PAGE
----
2005 Barons de Rothschild Reserve Special – Pauillac – A Left Bank powerhouse (this beauty was hiding in my cellar.  At the time of purchase, it was $18, current vintage is about $30).  This middle aged gentleman deserves some decanting, as he is a bit rough around the edges.

2010 Chateau de Landiras – Graves another Left Bank powerhouse, Graves.  So named due tot he intensely gravelly soil, this cabernet based wine is minerally with a graphite nose, rose petals, dried flowers, and a kiss of Brett.  This is a wine that needs a steak, and an hour int he decanter but a lovely example of how complex Bordeaux can be, even at the $20 price point.

2010 Chateau La Grangere – Saint Emilion Grand Cru – this plush and velvety Right Bank beauty oozes dark chocolate and espresso, with ripe black plums and tobacco leaf and dried fig.  This blend of 75% Merlot, 20% Cab Sav, and 5% Cab Franc speaks to all those Merlot haters and calls out, drink me!  Love me!  $25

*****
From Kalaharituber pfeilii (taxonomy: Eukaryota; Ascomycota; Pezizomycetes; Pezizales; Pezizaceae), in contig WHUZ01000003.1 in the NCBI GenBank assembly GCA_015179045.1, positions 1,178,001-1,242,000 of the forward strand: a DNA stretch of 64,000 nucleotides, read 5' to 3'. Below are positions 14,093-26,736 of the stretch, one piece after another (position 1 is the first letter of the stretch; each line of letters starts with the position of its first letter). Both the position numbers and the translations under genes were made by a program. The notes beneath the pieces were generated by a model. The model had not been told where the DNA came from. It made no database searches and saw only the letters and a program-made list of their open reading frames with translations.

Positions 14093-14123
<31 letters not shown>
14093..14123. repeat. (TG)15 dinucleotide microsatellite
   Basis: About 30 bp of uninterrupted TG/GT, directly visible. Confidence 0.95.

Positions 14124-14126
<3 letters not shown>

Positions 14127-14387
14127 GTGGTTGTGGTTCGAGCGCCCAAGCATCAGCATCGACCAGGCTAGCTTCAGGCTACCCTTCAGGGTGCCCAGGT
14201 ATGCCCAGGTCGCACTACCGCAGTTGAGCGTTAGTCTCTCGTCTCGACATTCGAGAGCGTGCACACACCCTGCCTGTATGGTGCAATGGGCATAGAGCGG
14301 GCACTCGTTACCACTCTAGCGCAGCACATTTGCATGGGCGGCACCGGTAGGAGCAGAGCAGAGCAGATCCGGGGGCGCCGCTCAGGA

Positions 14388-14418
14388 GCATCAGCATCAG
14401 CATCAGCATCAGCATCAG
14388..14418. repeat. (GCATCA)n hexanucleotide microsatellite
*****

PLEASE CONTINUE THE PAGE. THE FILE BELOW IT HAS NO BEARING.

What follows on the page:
Laffittte de Laujac – Medoc – the Medoc is at the very northern tip of the Left Bank, inching closer to the Atlantic Ocean.  Full of savory herbal notes and stewed fruit, this elegant olive toned wine is bursting with blackberries, currents, and fig.  Reminiscant of a class Napa Cab from teh 70s, there is great potential here for duck, Cassoulet, and other hearty dishes.  $30

I could go on for days at the variety of Bordeaux available, but these are just some value priced examples of what you can find.  There are so many options out there, from so many smaller regions in the Bordeaux area, at all price points.  So what are you waiting for?  Go out and experiment!  And remember, Lefty Loosy (Cabernet Sauvignon, Cabernet Franc), Righty Tighty (Merlot).  I love the velvety softness of the Right Bank, but if you let the Left sit and stew for a while in a decanter, it is the perfect accompaniment for heartier meals.Enjoy!

Special thanks to Planet Bordeaux for sending me these wines to experiement with.

Viva Vouvray!

Vouvray.  Just the name elicits a curling of the tongue and imaginary French wine drinkings, enjoy a glass at a sidewalk cafe.  Located in the Central Loire region of Touraine, Vouvray comes in many styles:  From fully sweet to dry; from still to brightly sparkling (Crémant de Loire).  But one thing is true of all of these wine:  they are all 100% Chenin Blanc.